Tuesday, 31 January 2012

Being gay: Nature or nurture?

Just saw this article about some actress (http://www.iol.co.za/tonight/news/international/gay-actress-s-claim-riles-activists-1.1222332) who has just "come out" - and she said it's something she chose. The backlash from the gay community is enormous. I have a number of responses to this.

Let's assume, for the moment, that I'm not a hard determinist, and that I think there's such a thing as choice (which I don't). I'll go into this a bit later. Let's start with the argument at hand.

What is wrong with saying it's a "choice"? Because the gay community, according to the article cited above, want being gay to be "something you're born with" so that the christians can't tell them to pray the gay away (http://www.southparkstudios.com/full-episodes/s11e02-cartman-sucks). So in order to be able to be christian, or be friends with christians, LGBTI people have to say it's "something they're born with". Otherwise, they're going to hell (and ought to be killed, says the Bible): Leviticus 18:22, 20:13.

But I've never been convinced by this argument. I mean, unless being gay (or whatever) is a genetic accident that happens in utero, I can't see how it could even be passed down through heredity. The point is: if you were born, you were born through normal human reproduction (at least up until the advent of donor banks). And indeed, most gay people are born to "straight" parents. (One assumes they're not "in the closet"). The fact that the parents managed to reproduce in the usual hetero way suggests that there's at least a good probability that the parents are hetero. This means that if being gay is genetic, it can't have been passed on by the parents. It just strikes me as unlikely. The only logical explanations for hetero parents having gay children (I personally know some!) - are as follows:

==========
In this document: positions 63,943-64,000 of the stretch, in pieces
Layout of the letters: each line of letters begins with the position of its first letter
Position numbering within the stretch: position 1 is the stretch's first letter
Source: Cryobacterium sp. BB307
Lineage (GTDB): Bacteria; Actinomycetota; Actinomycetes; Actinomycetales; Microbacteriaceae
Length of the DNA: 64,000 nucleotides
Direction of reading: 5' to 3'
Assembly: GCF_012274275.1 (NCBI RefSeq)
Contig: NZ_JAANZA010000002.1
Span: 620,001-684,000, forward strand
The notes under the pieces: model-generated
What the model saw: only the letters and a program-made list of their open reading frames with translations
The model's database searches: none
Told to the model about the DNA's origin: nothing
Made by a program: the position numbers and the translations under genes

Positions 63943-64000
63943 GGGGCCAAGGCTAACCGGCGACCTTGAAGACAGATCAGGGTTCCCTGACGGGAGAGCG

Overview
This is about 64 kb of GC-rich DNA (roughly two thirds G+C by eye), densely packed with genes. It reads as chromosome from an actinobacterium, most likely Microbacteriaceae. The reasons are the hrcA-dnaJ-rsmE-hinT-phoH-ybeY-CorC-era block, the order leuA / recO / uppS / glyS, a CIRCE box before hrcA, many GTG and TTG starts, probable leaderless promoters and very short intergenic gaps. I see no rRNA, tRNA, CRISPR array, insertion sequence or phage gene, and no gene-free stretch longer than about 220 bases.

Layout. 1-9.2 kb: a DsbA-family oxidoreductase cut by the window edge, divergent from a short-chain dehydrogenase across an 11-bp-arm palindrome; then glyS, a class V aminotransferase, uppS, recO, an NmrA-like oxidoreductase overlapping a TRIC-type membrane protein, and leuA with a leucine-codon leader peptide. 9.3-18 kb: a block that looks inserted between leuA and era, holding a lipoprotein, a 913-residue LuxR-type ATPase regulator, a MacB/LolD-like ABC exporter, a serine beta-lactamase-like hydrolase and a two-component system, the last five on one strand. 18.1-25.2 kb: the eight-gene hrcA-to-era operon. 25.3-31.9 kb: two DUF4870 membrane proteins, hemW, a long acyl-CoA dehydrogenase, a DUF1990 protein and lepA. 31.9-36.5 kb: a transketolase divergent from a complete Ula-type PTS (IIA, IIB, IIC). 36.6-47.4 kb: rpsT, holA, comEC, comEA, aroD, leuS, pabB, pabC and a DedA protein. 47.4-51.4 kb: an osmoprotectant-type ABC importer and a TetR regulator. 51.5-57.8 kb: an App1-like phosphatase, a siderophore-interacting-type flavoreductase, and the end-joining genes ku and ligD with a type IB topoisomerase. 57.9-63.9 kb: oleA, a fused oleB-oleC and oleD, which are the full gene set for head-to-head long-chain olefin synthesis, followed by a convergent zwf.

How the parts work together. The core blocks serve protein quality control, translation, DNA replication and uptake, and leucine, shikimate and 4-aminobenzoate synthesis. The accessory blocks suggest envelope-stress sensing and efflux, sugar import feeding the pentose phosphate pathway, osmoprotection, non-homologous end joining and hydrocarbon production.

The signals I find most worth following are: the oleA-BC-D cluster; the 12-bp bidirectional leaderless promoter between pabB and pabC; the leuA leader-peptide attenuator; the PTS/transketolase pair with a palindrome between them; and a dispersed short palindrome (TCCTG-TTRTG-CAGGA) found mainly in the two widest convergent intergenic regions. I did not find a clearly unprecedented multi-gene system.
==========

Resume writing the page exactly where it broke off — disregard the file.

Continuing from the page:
1. The parents are in the closet, and are gay too. But that entails that all four of their parents were gay too, or that gayness is a dominant gene.
  2. Gayness is a recessive gene that everyone carries (or most people carry), that is only expressed at random. This is plausible, to my mind.
  3. The gay mutation appeared in utero. This is also plausible, but strikes me as too frequent to be the right explanation. I understand that up to 10% of the population are gay. That's more than redheads. So it can't be that we keep having the same genetic mutation occurring in so many foetuses. And anyway, if this were the explanation, the right wing would have come up with Joseph Mengele "solutions" for it by now.
  4. Being gay is some kind of choice. This is what I believe to be the correct answer.


My view is that unless there is substantial scientific evidence that gayness is inherent, we should assume, rather, that it is a life choice: and allow people to make that life choice. We do not condemn people who choose to be vegetarians, or Jewish rather than christian (at least not anymore); so surely who we sleep with is just another one of those life choices?

A hard determinist defence

Here's the way out. Gay people need to abandon the idea of free-will, and defend the view I espouse, viz., hard determinism. In the nature/nurture debate, many people argue that either nature (genetics) or nurture (parenting) has made a person how they are. Notice, however, that in the nature/nurture debate, there is no mention of free-will or free choice of lifestyle. This strikes me as inconsistent. Most people believe in free-will, and yet are happy to accept the 100% deterministic dichotomy of nature/nurture. So, then, what I am arguing, is that if gay people don't have good evidence for their gayness being determined by nature, they merely need to argue that it is determined by nurture. This is not to say that they must "blame their parents" - since there's nothing in particular to blame. Rather, it's a question of explaining their present life choices in terms of their past experiences over which they had no control.